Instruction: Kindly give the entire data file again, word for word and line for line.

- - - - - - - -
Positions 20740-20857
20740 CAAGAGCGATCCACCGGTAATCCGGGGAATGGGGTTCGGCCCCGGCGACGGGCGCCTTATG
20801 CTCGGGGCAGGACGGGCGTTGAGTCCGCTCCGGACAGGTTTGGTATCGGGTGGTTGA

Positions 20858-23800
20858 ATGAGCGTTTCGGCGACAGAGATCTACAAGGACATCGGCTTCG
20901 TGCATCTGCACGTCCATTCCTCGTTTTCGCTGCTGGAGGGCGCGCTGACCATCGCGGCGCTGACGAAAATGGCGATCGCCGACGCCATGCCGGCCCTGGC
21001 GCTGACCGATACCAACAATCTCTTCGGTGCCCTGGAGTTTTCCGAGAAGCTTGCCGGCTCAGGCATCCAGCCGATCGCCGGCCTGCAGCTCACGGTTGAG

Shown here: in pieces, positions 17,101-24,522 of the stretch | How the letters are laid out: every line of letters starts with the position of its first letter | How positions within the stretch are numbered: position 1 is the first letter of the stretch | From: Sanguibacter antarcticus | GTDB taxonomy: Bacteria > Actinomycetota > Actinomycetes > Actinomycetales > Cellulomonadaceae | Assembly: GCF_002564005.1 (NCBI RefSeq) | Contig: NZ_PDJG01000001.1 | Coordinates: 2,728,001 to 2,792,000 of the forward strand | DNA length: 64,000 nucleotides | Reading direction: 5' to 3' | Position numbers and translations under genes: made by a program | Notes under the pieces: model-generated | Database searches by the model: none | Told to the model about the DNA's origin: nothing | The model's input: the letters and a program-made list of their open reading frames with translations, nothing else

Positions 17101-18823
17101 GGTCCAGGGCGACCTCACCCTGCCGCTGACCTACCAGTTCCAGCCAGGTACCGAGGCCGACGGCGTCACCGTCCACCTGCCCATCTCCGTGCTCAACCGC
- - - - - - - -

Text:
Positions 20740-20857
20740 CAAGAGCGATCCACCGGTAATCCGGGGAATGGGGTTCGGCCCCGGCGACGGGCGCCTTATG
20801 CTCGGGGCAGGACGGGCGTTGAGTCCGCTCCGGACAGGTTTGGTATCGGGTGGTTGA

Positions 20858-23800
20858 ATGAGCGTTTCGGCGACAGAGATCTACAAGGACATCGGCTTCG
20901 TGCATCTGCACGTCCATTCCTCGTTTTCGCTGCTGGAGGGCGCGCTGACCATCGCGGCGCTGACGAAAATGGCGATCGCCGACGCCATGCCGGCCCTGGC
21001 GCTGACCGATACCAACAATCTCTTCGGTGCCCTGGAGTTTTCCGAGAAGCTTGCCGGCTCAGGCATCCAGCCGATCGCCGGCCTGCAGCTCACGGTTGAG

Shown here: in pieces, positions 17,101-24,522 of the stretch | How the letters are laid out: every line of letters starts with the position of its first letter | How positions within the stretch are numbered: position 1 is the first letter of the stretch | From: Sanguibacter antarcticus | GTDB taxonomy: Bacteria > Actinomycetota > Actinomycetes > Actinomycetales > Cellulomonadaceae | Assembly: GCF_002564005.1 (NCBI RefSeq) | Contig: NZ_PDJG01000001.1 | Coordinates: 2,728,001 to 2,792,000 of the forward strand | DNA length: 64,000 nucleotides | Reading direction: 5' to 3' | Position numbers and translations under genes: made by a program | Notes under the pieces: model-generated | Database searches by the model: none | Told to the model about the DNA's origin: nothing | The model's input: the letters and a program-made list of their open reading frames with translations, nothing else

Positions 17101-18823
17101 GGTCCAGGGCGACCTCACCCTGCCGCTGACCTACCAGTTCCAGCCAGGTACCGAGGCCGACGGCGTCACCGTCCACCTGCCCATCTCCGTGCTCAACCGC